The folks at lynda.com (aka LinkedIn Learning) gave me the opportunity to develop and present what I think is the most comprehensive online course out there on how to design and implement really inviting and accessible forms.
The course covers using HTML5’s input types that make entering numbers, dates, URLs, phone numbers, colors(?!) and email addresses intuitive and stress-free on smartphones. It covers HTML5’s validation features, so users don’t have to wait to hear back from a server if there’s a problem with how they entered a phone number or email address. And it explores popular frameworks like Bootstrap to expedite form design, when appropriate.
I use Dreamweaver as a coding tool in the class, but the material is applicable in any coding environment.
Lynda.com and its twin LinkedIn Learning are subscription services. Fair enough. Online learning really is, at the end of the day, a matter of getting what you pay for. And, full disclosure: I get a small but in my world significant cut of the subscription you buy when you take my course.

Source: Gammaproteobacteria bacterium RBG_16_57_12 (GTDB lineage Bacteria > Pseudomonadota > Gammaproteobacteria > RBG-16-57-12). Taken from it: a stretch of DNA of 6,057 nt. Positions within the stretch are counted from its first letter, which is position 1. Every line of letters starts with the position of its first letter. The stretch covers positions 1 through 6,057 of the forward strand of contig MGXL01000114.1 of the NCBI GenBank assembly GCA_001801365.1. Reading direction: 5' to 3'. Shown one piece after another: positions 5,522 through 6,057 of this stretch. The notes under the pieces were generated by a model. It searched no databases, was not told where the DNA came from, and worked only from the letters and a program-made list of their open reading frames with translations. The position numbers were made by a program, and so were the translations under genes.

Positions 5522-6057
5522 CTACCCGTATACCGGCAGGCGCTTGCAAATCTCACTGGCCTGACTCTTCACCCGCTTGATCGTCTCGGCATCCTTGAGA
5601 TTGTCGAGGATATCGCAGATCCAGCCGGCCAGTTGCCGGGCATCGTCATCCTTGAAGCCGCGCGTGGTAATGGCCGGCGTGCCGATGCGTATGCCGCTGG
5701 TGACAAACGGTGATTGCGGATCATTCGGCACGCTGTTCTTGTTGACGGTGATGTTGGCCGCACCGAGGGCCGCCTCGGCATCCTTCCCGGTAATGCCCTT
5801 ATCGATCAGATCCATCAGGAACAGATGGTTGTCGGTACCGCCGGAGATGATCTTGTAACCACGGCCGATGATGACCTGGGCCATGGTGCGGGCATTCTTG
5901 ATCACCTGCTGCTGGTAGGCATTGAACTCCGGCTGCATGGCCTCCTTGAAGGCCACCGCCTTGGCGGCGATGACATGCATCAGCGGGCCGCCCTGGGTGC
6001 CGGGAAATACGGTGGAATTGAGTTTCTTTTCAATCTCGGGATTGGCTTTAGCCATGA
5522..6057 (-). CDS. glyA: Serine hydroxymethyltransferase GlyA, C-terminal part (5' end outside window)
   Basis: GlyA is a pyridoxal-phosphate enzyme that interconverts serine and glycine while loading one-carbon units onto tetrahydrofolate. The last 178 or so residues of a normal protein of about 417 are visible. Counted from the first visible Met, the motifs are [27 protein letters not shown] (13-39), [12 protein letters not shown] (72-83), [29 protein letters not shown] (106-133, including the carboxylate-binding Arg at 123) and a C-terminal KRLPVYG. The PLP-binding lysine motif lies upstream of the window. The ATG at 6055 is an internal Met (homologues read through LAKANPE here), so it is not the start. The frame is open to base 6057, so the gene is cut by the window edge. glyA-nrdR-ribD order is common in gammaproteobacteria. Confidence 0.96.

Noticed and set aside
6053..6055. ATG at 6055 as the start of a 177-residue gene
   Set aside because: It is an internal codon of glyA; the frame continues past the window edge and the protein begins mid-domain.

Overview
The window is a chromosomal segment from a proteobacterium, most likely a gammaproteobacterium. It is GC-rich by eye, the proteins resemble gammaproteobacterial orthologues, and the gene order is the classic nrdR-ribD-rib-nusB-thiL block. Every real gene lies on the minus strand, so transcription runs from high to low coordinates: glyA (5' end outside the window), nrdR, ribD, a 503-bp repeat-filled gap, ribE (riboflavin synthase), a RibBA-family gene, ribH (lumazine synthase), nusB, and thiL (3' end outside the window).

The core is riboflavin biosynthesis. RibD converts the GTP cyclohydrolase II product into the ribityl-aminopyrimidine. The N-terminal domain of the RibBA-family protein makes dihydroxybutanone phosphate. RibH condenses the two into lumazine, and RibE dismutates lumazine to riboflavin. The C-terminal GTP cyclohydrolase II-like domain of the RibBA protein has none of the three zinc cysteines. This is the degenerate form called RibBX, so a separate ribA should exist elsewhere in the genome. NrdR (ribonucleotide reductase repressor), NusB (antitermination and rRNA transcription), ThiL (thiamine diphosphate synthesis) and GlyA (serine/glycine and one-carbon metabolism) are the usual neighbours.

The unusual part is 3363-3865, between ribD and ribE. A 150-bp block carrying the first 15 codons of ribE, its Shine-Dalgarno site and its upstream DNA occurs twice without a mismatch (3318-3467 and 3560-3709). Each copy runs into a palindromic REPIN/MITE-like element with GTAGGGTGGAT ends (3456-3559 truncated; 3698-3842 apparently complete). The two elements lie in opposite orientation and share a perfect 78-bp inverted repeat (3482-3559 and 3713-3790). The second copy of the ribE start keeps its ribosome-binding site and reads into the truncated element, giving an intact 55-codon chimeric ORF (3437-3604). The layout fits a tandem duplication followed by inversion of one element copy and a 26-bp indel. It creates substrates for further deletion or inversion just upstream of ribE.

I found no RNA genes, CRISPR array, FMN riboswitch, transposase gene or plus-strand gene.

But short of hiring a hacker, or finding a password on the dark web – both of which I strongly advice against for your own good! – there is a way to take this course for free. It’s right down the street at your public library. Public libraries across the U.S. (and beyond? I haven’t researched it but let me know) provide free access to lynda.com classes with your library card. Ask at the desk, and they’ll connect you. And when you get to the special library portal for lynda.com (see below), the easiest way to find my class is to just enter Karlins in the search box. When my relatives start creating lynda.com courses (it’ll happen) this might get more complicated, but for now, my web forms class will be the only option (see below).
Then, once you’ve opened the door to free lynda.com courses, explore the world of learning you’ll find there.
By the way… while you’re “at” the online edition of your local public library, check out (literally) a copy of HTML5 and CSS3 For Dummies!